BEIRUT – Lebanese lawmakers on Tuesday voted to use a $150 million World Bank loan to pay for wheat imports into the cash-strapped country.
Already in the throes of a crippling economic crisis, Lebanon is also struggling to cope with a food security crisis that has left half its roughly 6 million people without adequate food.
The war in Ukraine and global inflation have worsened the situation faced by the tiny Mediterranean nation. Three-quarters of Lebanon's population live in poverty and are struggling to cope with rampant power cuts, medicine shortages, and soaring food and fuel prices. The Lebanese pound has lost 90 percent of its value against the U.S. dollar.
According to the United Nations World Food Program, Lebanon has one of the highest food inflation rates worldwide.
Caretaker Economy Minister Amin Salam told The Associated Press in an interview in April that the World Bank loan would stabilize bread prices for at least six months, effectively buying the Lebanese authorities more time to reform its broken and ineffective institutions.
After the parliamentary vote, Salam said in a news conference that the money could secure wheat for a longer than six months, provided prices continue to decline.
Panics and queues at the bakeries are commonplace. Scuffles break out between anxious customers waiting for limited available bread bundles. Bakery owners have warned that wheat supply is limited and operation costs have skyrocketed.
Though Lebanon’s foreign reserves continue to drain at a striking rate, the country continues to partially subsidize wheat imports and modify bread prices in line with fuel prices, currency devaluation, and global wheat prices. Critics say the blanket subsidy program is ineffective and expensive, and the government has struggled to manage a targeted cash card program for the country’s most vulnerable.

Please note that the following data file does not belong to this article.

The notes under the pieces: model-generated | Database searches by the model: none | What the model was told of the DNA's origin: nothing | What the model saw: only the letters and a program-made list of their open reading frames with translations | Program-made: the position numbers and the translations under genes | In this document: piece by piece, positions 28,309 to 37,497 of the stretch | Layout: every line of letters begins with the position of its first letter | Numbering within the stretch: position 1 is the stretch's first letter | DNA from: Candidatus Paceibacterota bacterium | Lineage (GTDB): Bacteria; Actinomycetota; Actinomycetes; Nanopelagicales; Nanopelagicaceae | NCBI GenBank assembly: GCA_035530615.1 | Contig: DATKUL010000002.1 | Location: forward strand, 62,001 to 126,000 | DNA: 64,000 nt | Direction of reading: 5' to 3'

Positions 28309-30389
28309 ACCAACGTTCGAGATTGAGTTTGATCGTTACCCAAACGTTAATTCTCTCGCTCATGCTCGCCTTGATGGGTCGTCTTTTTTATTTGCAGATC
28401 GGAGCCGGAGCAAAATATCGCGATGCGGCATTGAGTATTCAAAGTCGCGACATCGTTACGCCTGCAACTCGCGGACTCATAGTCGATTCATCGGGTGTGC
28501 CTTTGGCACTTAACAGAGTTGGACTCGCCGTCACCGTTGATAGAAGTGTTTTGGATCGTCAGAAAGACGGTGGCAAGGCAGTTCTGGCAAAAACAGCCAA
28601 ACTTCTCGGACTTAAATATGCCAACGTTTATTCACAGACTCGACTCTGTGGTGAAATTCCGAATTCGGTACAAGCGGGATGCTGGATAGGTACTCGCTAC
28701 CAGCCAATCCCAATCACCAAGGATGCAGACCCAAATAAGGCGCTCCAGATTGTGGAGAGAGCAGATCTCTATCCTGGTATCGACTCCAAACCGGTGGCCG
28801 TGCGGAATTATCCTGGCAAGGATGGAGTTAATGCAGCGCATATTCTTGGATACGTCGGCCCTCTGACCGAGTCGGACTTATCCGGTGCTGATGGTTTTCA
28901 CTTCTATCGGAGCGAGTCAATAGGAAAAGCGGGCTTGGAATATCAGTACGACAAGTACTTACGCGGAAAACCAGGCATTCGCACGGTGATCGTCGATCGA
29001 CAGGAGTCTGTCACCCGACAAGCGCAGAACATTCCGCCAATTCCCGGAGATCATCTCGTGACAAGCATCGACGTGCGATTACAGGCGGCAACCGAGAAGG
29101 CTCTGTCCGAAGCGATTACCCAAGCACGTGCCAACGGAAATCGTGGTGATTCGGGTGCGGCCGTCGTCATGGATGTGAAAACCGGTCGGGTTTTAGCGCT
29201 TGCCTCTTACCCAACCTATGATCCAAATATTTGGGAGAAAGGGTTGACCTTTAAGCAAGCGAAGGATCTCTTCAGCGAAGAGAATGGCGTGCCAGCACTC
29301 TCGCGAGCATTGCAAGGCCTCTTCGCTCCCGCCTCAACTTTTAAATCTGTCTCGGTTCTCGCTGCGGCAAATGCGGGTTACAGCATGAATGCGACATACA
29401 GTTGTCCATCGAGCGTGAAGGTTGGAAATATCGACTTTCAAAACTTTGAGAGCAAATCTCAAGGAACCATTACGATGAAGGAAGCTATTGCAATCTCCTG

Caretaker Prime Minister Najib Mikati, who was present during Parliament's vote, said that most locally produced bread “goes to non-Lebanese and everyone knows that.” Salam said government and security officials formed a committee to monitor wheat imports and distribution.
Lebanon’s economic meltdown is due to decades of corruption and financial mismanagement.
For over two years, Lebanon has been negotiating with the International Monetary Fund to unlock billions of dollars in aid and make its economy viable again. But the country has struggled to reform its banking sector and bloated public sector.
Lebanon has been without a fully-functioning government for almost three months, with reappointed Prime Minister-elect Mikati steering a caretaker government.